By Emily Eveland
By Sarah Stanley-Ayre
By CP Staff
By Zach McCormick
By Jack Spencer
By Sarah Stanley-Ayre
By Rob van Alstyne
By Zach McCormick
It's obviously not always necessary to analyze where you grew up. If it doesn't weigh heavily on your mind, more power to you. I'm from Cleveland, and though I haven't lived there for 15 years, I'm still obsessed with it. From the image exported through the hip screeds of Pere Ubu and Harvey Pekar to the formative realities of AC/DC cover bands, dog-painted Browns fans, salt mines, and Flats bars.
On 2001's Southern Rock Opera, the Alabaman Drive-By Truckers dove similarly into their own wreck. Charismatic digresser Patterson Hood and stoic road-rocker Mike Cooley doubled back from their punkabilly kiss-offs to cubistically confront that "Southern thing" that punk rock and G.G. Allin couldn't help them shake. They conjured the dead--plumbing their own love-hate relationship to Lynyrd Skynyrd, inhabiting that band's journey from heady Jacksonville takeoff to Louisiana crash (even imagining a fading walk-into-the-glow twilight), delivering an eerie meta-rock suite with psych dissertation potential.
The Truckers' newest record was going to be called Heathens, after the Patterson Hood tune that gives the most wrenching voice to the album's theme: failing the ones we love and getting a rep for it. Bowie had already snagged a similar title, but Decoration Day's fine, too, highlighting the record's second-best song, by newcomer guitarist-songwriter Jason Isbell. Blessed with a shivery baritone, Isbell has the weird kid-gravity of the young Jay Farrar, and he's a better storyteller. On the title track, he sings the dark gothic rue of a son forced to carry on a feud in the name of a hated dead father. On the wistful sing-along "Outfit," Isbell takes the voice of his own dad, who imparts the advice, "Don't call what you're wearing an outfit/Don't ever say your car is broke/Don't sing with a fake British accent/Don't act like your family's a joke," and resolves with a caveat for his neo-Lennonite boy, "Don't tell 'em you're bigger than Jesus/Don't give it away."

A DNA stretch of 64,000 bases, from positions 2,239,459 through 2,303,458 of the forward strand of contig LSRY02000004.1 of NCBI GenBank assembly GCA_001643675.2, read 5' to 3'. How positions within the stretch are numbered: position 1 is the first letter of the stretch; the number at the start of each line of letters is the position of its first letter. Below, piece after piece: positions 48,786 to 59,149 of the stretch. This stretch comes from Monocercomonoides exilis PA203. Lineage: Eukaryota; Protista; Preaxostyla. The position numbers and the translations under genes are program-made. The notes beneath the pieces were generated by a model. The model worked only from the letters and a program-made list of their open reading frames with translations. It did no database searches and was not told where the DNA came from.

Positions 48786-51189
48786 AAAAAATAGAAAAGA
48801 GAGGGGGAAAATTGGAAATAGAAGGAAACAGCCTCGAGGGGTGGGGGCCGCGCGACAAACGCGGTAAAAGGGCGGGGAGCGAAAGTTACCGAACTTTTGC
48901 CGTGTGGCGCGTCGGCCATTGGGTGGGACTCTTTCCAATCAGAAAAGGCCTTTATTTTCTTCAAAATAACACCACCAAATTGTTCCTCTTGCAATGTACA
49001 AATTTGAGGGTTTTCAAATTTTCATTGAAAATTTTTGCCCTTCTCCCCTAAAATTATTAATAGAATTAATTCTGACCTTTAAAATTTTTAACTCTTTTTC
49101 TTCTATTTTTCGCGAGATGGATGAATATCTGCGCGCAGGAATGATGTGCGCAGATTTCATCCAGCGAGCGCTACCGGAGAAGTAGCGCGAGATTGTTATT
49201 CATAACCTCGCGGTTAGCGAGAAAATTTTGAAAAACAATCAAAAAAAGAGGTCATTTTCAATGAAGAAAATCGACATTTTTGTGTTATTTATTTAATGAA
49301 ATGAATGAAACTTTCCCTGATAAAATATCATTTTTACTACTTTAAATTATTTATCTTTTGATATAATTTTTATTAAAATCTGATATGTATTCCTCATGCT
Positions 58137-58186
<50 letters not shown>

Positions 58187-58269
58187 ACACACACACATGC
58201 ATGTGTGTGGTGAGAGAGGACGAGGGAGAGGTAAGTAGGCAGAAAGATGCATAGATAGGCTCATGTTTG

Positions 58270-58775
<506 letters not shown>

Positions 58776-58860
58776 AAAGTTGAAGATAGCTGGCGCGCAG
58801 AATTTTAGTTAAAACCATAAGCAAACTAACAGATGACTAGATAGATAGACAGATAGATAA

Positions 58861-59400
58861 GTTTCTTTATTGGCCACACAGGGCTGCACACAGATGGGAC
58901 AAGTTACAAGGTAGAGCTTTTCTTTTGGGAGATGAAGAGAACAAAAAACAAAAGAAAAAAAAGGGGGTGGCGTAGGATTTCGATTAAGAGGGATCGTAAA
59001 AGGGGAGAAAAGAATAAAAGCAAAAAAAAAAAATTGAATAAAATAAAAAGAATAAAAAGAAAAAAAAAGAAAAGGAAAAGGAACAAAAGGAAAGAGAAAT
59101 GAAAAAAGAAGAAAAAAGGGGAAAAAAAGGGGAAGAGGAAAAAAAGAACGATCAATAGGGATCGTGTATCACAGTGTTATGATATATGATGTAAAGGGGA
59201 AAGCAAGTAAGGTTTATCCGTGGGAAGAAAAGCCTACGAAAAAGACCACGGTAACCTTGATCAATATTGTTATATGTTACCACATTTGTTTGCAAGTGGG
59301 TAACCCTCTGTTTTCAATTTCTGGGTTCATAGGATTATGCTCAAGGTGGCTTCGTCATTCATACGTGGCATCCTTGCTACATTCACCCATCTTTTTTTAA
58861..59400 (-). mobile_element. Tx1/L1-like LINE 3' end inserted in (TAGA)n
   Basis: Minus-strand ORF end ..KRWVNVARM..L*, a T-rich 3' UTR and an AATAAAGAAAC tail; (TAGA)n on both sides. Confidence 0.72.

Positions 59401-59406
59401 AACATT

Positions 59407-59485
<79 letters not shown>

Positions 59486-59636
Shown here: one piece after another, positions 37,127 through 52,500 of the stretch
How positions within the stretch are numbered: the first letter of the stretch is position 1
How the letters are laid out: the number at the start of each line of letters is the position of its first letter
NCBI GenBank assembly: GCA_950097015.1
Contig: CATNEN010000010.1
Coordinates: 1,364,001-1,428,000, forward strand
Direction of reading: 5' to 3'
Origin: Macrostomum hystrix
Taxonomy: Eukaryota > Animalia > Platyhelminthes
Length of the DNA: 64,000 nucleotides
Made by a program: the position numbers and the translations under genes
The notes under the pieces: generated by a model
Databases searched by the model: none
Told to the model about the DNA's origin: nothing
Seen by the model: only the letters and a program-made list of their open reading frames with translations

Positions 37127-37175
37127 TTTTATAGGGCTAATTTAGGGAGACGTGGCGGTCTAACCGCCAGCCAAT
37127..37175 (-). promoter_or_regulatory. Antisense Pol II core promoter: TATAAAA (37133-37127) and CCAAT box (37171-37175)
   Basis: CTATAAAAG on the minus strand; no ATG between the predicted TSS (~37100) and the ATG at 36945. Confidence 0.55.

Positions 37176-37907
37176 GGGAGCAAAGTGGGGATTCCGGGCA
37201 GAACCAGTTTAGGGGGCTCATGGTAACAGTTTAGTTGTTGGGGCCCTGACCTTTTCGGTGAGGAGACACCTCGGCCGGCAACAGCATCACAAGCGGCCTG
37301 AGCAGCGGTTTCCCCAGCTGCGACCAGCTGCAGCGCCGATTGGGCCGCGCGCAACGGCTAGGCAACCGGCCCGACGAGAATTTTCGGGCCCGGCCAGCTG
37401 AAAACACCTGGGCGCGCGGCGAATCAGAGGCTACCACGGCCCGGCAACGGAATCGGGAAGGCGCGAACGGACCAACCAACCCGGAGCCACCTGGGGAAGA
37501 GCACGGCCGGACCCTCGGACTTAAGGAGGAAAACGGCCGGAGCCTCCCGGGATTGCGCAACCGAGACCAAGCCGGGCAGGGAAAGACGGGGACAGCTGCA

Cooley is on fire as well, with "Marry Me," an Eagles rip that manages to transcend that fact, and "When the Pin Hits the Shell," a frustrated berating of a friend who committed suicide (Hood weighs in on the friend's death as well with "Do It Yourself"). Once seeming like simply a loyal sideman and enabler for Hood's effusions, Cooley now obviously keeps things rolling. You get the feeling that even Hood's most inspired stage banter could twist itself in tangles, that his aw shucks neuroses and iconic obsessions could begin to eddy on the side of the stream. Cooley, with his brisk picking and quasi-rockabilly uptempo attack, stays in the flow.
But Decoration Day finds both Cooley and Hood stewing about the ugly things that road life does to home life. On "Marry Me," Cooley croons "Rock 'n' roll means well/But it can't help telling young boys lies." And of a rapidly crumbling long-distance relationship, he observes that "'Lord knows, I can't change' sounds better in a song." Hood laments on the dirgelike "Your Daddy Hates Me" that "It's a little too late for writing love songs/But I never did anything on time."
That sadness and loss is, as usual, most saturating in Hood's contributions. If you've ever seen him live, you know this guy can regale a rapt barful of drunks with both the happy story of Mom running off with a true-love trucker and a lengthy historical exegesis of the life and legacy of George Wallace. Here, on "Sink Hole," he dons the persona of a foreclosed farmer who fantasizes about killing his banker. The son of a Muscle Shoals bassist, Hood may have put Skynyrd to rest, but the question of home and heritage lives on in this song's farmer's woe: "He'd better stay off my farm/'Cause it was my Daddy's and his Daddy's before/And his Daddy's before and his Daddy's before."
"Heathens" is a quieter meditation on the perils of staying and going. It's about wishing for the power to stay put, but facing the interpersonal criminality of the touring life. The song's hopeful, steady, ethereal roll, and once-only angelic ascent--on the word "heathens," here used to describe the lovers' bond ("We were heathens in their eyes at the time")--crumbles into the impotent, keep-on-keepin'-on defensiveness that carries the day: "And I never hear a single word you say/When you tell me not to have my fun/It's the same old shit that I ain't gonna take off anyone." Decoration Day is a collection of sad revelations amid much revelry. So when you're there inside the three-guitar squall, hollering along to smiling Hood's "Hell No, I Ain't Happy," be sure to swig an extra belt for those sweet contradictions.